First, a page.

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Essay on The Lottery, by Shirley Jackson and Eudora Welty’s A Worn Path

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In literature there are many different critical views, in which all of them have very distinctive ideas and beliefs. The value of these critical views is decided by the reader and may be different to each one. When a reader approaches a work of literature they bring their own views and experiences with them, so each reader will read each story differently. And even the same reader will never read the same story the same way twice due to things that may have changed in his or her life. In Shirley Jackson’s “The Lottery” (509-15) and Eudora Welty’s “A Worn Path” (568-74) one reader my feel sympathy while another does not fill anything. So what is the “correct” response to these stories?
In “The Lottery” the author uses many different types of themes to inspire the reader to feel certain emotions. Themes such as the perils of blindly sticking to outdated traditions. Traditions such as sacrificial murder in which some ancient societies believed that “Life brings death, and death recycles life” (Griffin); this shows how some readers could accept the actions depicted in this story. Yet another way of looking at it and finding a way to accept it is that it’s been said that capital punishment today is a form of ritualistic killing. But other readers may just see it as cold blooded murder in which they may be appalled that some societies could still do this in 1948 when this story was written.
The next theme used by the author to inspire a feeling of despair in this story is the randomness of persecution. By making the villagers draw these slips of paper once a year would provoke a feeling of hopelessness. Because they know that no matter what they do one day they may be subjected to this brutal death. And it woul...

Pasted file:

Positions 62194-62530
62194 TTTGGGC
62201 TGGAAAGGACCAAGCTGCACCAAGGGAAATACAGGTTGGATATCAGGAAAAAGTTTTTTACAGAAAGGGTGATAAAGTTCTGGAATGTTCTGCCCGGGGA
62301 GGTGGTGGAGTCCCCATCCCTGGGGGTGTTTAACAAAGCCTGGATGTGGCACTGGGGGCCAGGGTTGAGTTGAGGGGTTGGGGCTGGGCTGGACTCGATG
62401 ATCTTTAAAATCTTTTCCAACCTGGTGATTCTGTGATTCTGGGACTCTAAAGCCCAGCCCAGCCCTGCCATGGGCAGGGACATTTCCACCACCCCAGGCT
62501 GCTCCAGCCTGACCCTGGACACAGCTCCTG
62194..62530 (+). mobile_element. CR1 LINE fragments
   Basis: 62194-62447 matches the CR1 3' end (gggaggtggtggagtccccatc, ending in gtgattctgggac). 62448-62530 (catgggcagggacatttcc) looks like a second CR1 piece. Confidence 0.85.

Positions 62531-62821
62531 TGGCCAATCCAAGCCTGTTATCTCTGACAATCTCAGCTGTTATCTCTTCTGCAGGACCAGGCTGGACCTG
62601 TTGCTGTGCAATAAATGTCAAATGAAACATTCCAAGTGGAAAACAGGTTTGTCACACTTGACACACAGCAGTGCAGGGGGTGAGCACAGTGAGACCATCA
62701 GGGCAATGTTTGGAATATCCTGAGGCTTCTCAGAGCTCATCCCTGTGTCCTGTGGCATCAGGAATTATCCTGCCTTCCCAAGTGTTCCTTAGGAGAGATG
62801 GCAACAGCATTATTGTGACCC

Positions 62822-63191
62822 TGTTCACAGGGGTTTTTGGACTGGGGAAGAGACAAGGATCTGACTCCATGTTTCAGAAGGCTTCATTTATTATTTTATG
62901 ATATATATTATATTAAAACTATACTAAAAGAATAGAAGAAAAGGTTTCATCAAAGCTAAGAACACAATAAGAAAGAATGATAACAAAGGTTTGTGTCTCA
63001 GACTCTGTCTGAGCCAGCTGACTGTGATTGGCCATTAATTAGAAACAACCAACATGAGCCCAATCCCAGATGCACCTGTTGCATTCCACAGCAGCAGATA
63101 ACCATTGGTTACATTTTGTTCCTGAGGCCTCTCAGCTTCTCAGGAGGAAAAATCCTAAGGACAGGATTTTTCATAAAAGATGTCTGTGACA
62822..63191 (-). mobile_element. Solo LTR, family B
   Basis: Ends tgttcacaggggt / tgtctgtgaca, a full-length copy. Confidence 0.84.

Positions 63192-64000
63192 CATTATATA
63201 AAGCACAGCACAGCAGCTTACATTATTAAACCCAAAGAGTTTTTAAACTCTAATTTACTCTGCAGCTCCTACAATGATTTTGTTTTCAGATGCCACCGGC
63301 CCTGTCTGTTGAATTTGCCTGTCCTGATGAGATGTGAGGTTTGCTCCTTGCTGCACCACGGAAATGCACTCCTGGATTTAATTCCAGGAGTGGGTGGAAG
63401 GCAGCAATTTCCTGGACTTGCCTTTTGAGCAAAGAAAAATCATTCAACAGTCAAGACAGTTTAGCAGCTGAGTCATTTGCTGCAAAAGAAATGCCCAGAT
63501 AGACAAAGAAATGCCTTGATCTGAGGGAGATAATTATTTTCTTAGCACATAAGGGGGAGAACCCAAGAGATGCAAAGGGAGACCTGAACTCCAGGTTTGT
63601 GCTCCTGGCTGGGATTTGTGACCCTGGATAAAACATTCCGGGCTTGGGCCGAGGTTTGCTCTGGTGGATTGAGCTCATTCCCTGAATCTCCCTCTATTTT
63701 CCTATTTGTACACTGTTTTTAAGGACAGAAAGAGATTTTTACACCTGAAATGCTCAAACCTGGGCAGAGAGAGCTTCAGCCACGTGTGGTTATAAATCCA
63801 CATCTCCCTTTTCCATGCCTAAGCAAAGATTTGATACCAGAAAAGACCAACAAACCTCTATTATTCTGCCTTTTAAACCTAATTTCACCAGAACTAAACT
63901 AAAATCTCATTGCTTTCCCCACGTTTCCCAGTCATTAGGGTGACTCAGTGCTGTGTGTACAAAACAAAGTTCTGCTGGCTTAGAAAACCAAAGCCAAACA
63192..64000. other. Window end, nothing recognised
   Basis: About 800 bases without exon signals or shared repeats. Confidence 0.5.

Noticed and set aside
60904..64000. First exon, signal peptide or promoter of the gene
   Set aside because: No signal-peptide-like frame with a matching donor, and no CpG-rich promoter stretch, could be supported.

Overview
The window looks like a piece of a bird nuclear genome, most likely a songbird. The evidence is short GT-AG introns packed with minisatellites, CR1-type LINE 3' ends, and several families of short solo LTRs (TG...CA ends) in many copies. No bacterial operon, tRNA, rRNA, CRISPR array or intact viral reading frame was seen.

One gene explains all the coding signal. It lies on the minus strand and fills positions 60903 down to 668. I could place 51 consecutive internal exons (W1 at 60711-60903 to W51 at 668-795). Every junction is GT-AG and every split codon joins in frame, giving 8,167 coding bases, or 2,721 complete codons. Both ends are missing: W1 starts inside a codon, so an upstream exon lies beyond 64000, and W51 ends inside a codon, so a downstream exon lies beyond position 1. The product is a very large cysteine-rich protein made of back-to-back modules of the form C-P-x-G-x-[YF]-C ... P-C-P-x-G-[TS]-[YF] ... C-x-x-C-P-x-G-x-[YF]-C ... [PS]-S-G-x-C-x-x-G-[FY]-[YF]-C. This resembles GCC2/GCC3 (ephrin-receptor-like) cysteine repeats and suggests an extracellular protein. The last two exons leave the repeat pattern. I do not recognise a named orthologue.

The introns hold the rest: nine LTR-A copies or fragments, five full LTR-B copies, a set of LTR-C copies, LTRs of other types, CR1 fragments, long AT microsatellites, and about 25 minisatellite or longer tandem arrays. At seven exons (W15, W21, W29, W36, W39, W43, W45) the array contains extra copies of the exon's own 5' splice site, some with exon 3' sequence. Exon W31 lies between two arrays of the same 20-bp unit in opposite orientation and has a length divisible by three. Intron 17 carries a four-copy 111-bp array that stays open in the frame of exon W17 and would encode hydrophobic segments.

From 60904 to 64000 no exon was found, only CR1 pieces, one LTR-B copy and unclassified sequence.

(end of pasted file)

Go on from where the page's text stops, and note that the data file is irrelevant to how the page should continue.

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...s sometimes they have a very set meaning to what that story is supposed to be about and sometimes they don’t but in almost every case you can read further into what they are saying by just paying attention to how it makes you feel as you read it.



Works Cited

Griffin, Amy. "Jackson The Lottery." Explicator 58.1 (1999): Academic Search Elite. n. page. Web. 10 May 2011.
Kirszner, Laurie G., and Stephen T Mandell. Shirley Jackson. “The Lottery.” Literature: Reading, Reacting, Writing. 7th ed. Boston: Wadsworth Cengage Learning, 2010. 509-15. Print.
Kirszner, Laurie G., and Stephen T. Mandell. Eudora Welty. “A Worn Path.” Literature:
Reading, Reacting, Writing. 7th ed. Boston: Wadsworth Cengage Learning, 2010.
568-74. Print.
Sykes, Dennis. "Welty's The Worn Path." Explicator 56.3 (1998): Academic Search Elite. 151. Web. 10 May 2011.


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